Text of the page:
Remember summer? Halcyon days full of hot, sunny days by the shore; barely clad boys in tight, revealing white Speedos frolicking on the beach; naked pool parties at midnight; free-balling at the malls… Not this year, darlings. The summer of 2020 will go down in my memoirs as the worst summer yet.
I’ve been fanning myself under the shade of a palm tree watching as my manservant, Clive, and a team of brawny movers pack our urban dwelling belongings and load them on a truck to haul them to Cloister Abbey, my ancestral family estate. Having been recently furloughed from manual labor, I decided it was time to return to basics and attend to family matters I’d much rather leave to the help. But the help being most unhelpful, it came down to me to put matters in order and make certain Cloister Abbey remains firmly in the family and not fall prey to the hands of less capable, vulgar hands.
As such, Clive has been miffed with me for not being more…helpful, as he put it. At every turn from the moving truck he glares over to where I stand fanning myself with a straw fedora and shakes his head in disapproval. I left the organizing, packing, and moving details to him. I don’t know what all the fuss is about, really. Clive’s quite capable of handling matters, and his calisthenics training should make him ready for the exertion of picking up heavy things. The movers are quite taken by his flexing abilities. For some reason they are all fond of taking off their shirts and working up a sweat in the Florida heat, bumping chests and feeling each other’s chest and biceps at every turn from the truck. If our home was a gym, I might think the movers are gay. Clive assures me they are not. Most of them are married, he says, though they keep asking him out for beers after a day’s worth of work. One can only speculate.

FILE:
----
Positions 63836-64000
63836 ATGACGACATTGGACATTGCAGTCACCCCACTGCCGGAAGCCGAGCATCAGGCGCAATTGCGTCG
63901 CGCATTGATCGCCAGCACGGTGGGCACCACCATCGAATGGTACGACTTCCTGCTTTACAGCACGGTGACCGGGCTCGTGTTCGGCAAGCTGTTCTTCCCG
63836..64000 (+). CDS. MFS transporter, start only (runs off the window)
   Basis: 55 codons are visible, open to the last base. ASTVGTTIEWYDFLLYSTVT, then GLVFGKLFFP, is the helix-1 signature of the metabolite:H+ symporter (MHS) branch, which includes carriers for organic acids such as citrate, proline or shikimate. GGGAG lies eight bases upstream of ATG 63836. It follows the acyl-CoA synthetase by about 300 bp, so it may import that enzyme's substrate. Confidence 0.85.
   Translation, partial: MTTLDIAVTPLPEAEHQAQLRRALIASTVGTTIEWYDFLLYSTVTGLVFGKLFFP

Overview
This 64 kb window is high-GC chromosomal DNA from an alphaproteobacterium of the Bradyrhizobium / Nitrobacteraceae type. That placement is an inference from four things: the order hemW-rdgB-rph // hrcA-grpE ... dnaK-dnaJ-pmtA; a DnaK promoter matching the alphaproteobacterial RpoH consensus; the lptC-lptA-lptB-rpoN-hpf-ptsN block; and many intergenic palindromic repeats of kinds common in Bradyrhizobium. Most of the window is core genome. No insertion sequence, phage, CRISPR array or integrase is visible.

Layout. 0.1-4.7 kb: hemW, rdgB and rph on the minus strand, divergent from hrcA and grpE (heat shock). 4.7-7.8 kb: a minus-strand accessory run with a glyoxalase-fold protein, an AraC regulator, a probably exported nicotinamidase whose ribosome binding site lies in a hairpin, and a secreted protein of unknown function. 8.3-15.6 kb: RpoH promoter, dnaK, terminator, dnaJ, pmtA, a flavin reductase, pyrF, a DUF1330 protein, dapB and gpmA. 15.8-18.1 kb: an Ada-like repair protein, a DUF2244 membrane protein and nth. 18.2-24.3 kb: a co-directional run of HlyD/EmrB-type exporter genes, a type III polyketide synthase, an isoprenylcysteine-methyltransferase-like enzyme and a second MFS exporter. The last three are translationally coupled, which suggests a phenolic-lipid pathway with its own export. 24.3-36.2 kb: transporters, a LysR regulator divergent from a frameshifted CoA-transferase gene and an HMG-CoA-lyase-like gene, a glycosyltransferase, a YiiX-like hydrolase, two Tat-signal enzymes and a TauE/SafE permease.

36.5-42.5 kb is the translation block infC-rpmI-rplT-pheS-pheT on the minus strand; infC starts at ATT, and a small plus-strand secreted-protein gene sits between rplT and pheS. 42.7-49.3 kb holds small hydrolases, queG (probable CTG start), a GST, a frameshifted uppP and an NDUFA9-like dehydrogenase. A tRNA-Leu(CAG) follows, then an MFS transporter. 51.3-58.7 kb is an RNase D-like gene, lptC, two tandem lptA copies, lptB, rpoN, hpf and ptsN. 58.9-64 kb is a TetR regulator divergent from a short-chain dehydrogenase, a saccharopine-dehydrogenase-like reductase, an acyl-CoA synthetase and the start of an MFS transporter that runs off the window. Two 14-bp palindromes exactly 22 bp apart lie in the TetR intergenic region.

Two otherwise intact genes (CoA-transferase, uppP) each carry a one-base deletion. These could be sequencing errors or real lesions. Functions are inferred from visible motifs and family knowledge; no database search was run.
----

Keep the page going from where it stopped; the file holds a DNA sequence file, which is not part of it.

For myself I can only say that I’m not happy with the way this season’s turned out. I had plans: naked hikes on Everglades trails; skinny dipping in the Atlantic; a tantric spiritual retreat in Appalachia; pagan initiations in the California wilderness. All gone to naught because of a pesky virus that will not go away with penicillin and because people refuse to be mysterious and not wear a mask. It’s all rather tedious. I’m now left with blank pages in my memoir that I must fill with doodles and moving To Do lists I know I will look back on one day and sigh with disappointment. I wanted summer to be what 2019 was not: happy, carefree, naughty, fun. And yet, here we are in a collective quarantine that lingers not unlike an unwelcome guest.
As I sip my sangria and continue to regard Clive and the movers, I remind myself nothing lasts forever. Things will change. One must not be grim or feel sour at the lost days cooped indoors when pool parties are begging to be had. I know one day I will pull the curtains open in my drawing room, open the doors, and invite my friends in again. Instead of masks, we shall wear nothing but smiles and tell stories of how each of us endured this modern Decameron. We’ll then run and jump into the estate’s pond and frolic the way men do in paintings by John Singer Sargent. That man had the right ideas for a summer gathering.
Fear not, my darlings. All shall be well. Nothing bad lasts forever. All we have to do is cling to each other and be patient. We must learn to appreciate all the things we once took for granted: hugs, kisses, embraces, corporal heat, cuddles, naked naps, and each other’s company — so that when life presents us with the new normal we don’t forget all that is important. Love, brotherhood, and sensuality will return to once again remind us of all the pleasures of summer!